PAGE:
Point-in-Time Recovery for MongoDB on Kubernetes

point in time recovery mongodb

point in time recovery mongodbRunning MongoDB in Kubernetes with Percona Operator is not only simple but also by design provides a highly available MongoDB cluster suitable for mission-critical applications. In the latest 1.8.0 version, we add a feature that implements Point-in-time recovery (PITR). It allows users to store Oplog on an external S3 bucket and to perform recovery to a specific date and time once needed. The main value of this approach is a significantly lower Recovery Time Objective (RTO) and Recovery Point Objective (RPO).

In this blog post, we will look into how we delivered this feature and review some architectural decisions.

Internals

For full backups and PITR features, the Operator relies on Percona Backup for MongoDB (PBM), which by design supports storing operations logs (oplogs) on S3-compatible storage. We run PBM as a sidecar container in replica sets Pods, including Config Server Pods. So each replica set has two containers from the very beginning – Percona Server for MongoDB (PSMDB) and Percona Backup for MongoDB.

While PBM is a great tool, it comes with some limitations that we needed to keep in mind when implementing the PITR feature.

One Bucket

If PITR is enabled, PBM stores backups on S3 storage in a chained mode: Oplogs are stored right after the full backup and require it. PBM stores metadata about the backups in the MongoDB cluster itself and creates a copy on S3 to maintain the full visibility of the state of backups and operation logs.

When a user wants to recover to a specific date and time, PBM figures out which full backup to use, recovers from it, and applies the oplogs.

If the user decides to use multiple S3 buckets to store backups, it means that oplogs are also scattered across these buckets. This complicates the recovery process because PBM only knows about the last S3 bucket used to store the full backup.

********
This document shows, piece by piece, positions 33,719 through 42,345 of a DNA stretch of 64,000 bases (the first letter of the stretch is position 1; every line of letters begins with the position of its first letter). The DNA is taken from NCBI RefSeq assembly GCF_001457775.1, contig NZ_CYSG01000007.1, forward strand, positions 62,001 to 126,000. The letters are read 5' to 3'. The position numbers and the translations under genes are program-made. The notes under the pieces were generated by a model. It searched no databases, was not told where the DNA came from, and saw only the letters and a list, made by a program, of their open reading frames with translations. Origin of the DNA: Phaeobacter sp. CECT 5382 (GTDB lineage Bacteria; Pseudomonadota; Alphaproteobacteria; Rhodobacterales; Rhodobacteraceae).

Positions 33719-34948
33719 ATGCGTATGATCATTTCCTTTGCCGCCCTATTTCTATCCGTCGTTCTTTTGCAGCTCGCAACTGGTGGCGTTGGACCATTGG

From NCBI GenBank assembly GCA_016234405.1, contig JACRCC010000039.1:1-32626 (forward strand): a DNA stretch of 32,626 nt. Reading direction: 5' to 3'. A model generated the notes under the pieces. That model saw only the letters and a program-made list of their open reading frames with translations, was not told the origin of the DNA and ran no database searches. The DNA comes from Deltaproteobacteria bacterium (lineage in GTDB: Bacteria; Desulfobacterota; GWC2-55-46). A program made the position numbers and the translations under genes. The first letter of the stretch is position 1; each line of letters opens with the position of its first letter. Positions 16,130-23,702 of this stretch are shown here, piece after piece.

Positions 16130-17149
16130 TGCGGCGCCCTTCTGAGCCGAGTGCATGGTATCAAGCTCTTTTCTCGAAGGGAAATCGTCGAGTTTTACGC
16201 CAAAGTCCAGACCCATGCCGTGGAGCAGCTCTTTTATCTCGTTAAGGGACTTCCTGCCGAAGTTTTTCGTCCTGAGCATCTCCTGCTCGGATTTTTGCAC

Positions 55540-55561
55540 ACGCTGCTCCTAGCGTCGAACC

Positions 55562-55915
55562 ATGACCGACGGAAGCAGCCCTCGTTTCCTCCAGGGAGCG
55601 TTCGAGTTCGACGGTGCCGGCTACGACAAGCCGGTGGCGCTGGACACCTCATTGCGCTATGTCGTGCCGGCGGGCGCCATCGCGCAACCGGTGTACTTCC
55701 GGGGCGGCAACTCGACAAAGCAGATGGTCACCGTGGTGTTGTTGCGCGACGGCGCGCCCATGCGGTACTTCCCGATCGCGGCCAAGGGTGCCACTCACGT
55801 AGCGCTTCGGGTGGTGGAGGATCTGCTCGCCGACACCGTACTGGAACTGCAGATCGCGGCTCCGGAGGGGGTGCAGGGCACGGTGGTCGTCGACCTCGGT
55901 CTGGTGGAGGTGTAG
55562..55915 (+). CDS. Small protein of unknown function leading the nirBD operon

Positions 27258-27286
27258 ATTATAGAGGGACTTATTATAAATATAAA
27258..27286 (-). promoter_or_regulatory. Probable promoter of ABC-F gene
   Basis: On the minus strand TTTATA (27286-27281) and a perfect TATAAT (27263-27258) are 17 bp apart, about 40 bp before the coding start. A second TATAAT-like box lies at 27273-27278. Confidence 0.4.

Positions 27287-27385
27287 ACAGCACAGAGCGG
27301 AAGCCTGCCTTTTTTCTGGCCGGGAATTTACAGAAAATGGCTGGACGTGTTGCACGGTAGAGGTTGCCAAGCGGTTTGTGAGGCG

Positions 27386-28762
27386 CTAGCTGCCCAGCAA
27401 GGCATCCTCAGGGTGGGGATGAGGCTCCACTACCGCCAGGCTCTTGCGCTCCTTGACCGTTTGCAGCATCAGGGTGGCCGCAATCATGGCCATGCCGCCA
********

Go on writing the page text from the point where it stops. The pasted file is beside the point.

To simplify things and to avoid these split-brain situations with multiple buckets we made the following design decisions:

  • Do not enable the PITR feature in the user-specified multiple buckets in
    backup.storages

    section. This should cover most of the cases. We throw an error if the user tries that:

"msg":"Point-in-time recovery can be enabled only if one bucket is used in spec.backup.storages"

  • There are still cases where users can get into the situation with multiple buckets (ex. disable PITR and enable it again with another bucket).
    • That is why to recover from the backup we request the user to specify the
      backupName

      (

      psmdb-backup

      Custom Resource name) in the

      recover.yaml

      manifest. From this CR we get the storage and PBM fetches the oplogs which follow the full backup.

The obvious question is: why can’t the Operator handle the logic and somehow store metadata from multiple buckets?

There are several answers here:

  1. Bucket configurations can change during a cluster’s lifecycle and keeping all this data is possible, but the data may become obsolete over time. Also, our Operator is stateless and we want to keep it that way.
  2. We don’t want to bring this complexity into the Operator and are assessing the feasibility of adding this functionality into PBM instead (K8SPSMDB-460).

Full Backup Needed

We mentioned before that Oplogs require full backups. Without a full backup, PBM will not start uploading oplogs and the Operator will throw the following error:

"msg":"Point-in-time recovery will work only with full backup. Please create one manually or wait for scheduled backup to be created (if configured).

There are two cases when this can happen:

  1. User enables PITR for the cluster
  2. User recovers from backup

In this release, we decided not to create the full backup automatically, but leave it to the user or backup schedule. We might introduce the flag in the following releases which would allow users to configure this behavior, but for now, we decided that current primitives are enough to automate the full backup creation. 

10 Minutes RPO

Right now PBM uploads oplogs to the S3 bucket every 10 minutes. This time span is not configurable and hardcoded for now. What it means to the user is that a Recovery Point Objective (RPO) can be as much as ten minutes. 

This is going to be improved in the following releases of Percona Backup for MongoDB and captured in PBM-543 JIRA issue. Once it is there, the user would be able to control the period between Oplog uploads with

spec.backup.pitr.timeBetweenUploads

in

cr.yaml

.

Which Backups do I Have?

So the user has Full backups and PITR enabled. PBM has a nice feature that shows all the backups and Oplog (PITR) time frames:

$ pbm list